The authors speculate on how the self-organization might be triggered. Rain “instantly” forms in clouds, saturated with water vapour above a certain threshold, providing seed particles exist. This is the principle behind cloud seeding, where large number of artificial seeding nuclei are fed to the cloud. They think something like this may be one mechanism used by the cell. Consider macro-molecules dissolved in the cell’s cytosol. The problem is to get these molecules together so that they can self-assemble. As opposed to evolving a molecule gathering machine, the cell could simply send out seed molecules and achieve the desired result, but with a very low expenditure of energy.

                        They offer another possibility, whereby to transport molecules around the cell, as opposed to transport machines (some of which do exist, for example, vacuoles), a cell could simply tag molecules to be sent, and tag destinations. Molecules with the right tags can be simply fished out of the stream by the destination molecules.

                        The authors conclude the section by pointing out that self-organizing mechanisms are the focus of intense study in biology and they provide the interested reader with the following list of articles in their reference:-


1. Murray AW, Kirschner MW. 1989. Dominoes and clocks: The union of two views of the cell-cycle. Science 246: 614–621.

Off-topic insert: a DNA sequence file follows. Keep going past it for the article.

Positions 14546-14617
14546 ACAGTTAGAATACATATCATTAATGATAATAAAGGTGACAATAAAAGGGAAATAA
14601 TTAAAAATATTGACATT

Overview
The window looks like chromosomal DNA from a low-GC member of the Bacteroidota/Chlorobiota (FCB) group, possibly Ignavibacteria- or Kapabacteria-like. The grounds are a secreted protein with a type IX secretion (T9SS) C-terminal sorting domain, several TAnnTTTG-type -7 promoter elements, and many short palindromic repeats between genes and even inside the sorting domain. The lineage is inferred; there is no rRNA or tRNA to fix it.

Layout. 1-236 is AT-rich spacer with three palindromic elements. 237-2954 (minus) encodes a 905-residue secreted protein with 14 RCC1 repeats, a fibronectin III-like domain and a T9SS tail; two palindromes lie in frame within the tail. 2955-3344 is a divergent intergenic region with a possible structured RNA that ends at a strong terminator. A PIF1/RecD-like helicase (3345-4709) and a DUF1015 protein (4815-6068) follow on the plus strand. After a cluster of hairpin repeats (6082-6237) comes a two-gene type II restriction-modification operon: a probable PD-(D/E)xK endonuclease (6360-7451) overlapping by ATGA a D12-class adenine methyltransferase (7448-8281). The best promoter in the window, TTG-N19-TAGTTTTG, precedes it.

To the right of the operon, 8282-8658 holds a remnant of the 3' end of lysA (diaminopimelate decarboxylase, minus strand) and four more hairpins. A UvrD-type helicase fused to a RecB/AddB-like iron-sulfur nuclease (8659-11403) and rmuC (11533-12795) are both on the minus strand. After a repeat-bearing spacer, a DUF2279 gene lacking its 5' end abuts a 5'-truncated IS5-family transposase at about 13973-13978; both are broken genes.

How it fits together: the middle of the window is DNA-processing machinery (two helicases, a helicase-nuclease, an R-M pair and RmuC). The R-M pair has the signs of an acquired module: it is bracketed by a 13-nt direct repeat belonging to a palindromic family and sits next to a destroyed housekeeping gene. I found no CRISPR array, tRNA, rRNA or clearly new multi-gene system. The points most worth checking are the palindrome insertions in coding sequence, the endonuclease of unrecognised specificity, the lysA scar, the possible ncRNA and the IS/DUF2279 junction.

2. Novak B, Tyson JJ. 2003. Modelling the controls of the eukaryotic cell cycle. Biochemical Society Transactions 31: 1526–1529

                        3. Glick BS. 2002. Can the Golgi form de novo?Nature Reviews Molecular Cell Biology 3: 615–619.

                        4. Carazo-Salas RE, Nurse P. 2006. Self-organization of interphase microtubule arrays in fission yeast. Nature Cell Biology 8: 1102–1194.

                        5. Misteli T. 2001. The concept of self-organization in cellular architecture. Journal of Cell Biology 155: 181–185.

                        6. Misteli T. 2007. Beyond the sequence: Cellular organization of genome function. Cell 128: 787–800.

                        7. Kurakin A. 2005. Self-organization versus watchmaker: Stochastic dynamics of cellular organization. Biological Chemistry 386: 247–254.

                        8. Kurakin A. 2007. Self-organization versus watchmaker: Ambiguity of molecular recognition and design charts of cellular circuitry. Journal of Molecular Recognition 20: 205–214.

                        9. Karsenti E. 2008. Self-organization in cell biology: A brief history. Nature Reviews Molecular Cell Biology 9: 255–262.

                        Many of these articles can be found online, providing you Google the title. Often you will find a PDF, or alongside the abstract will be a link to the free text. References 1, 7, and 8 are of this nature.

                        To be continued ....


                        • #13
                          Is self-organization an alternative to natural selection?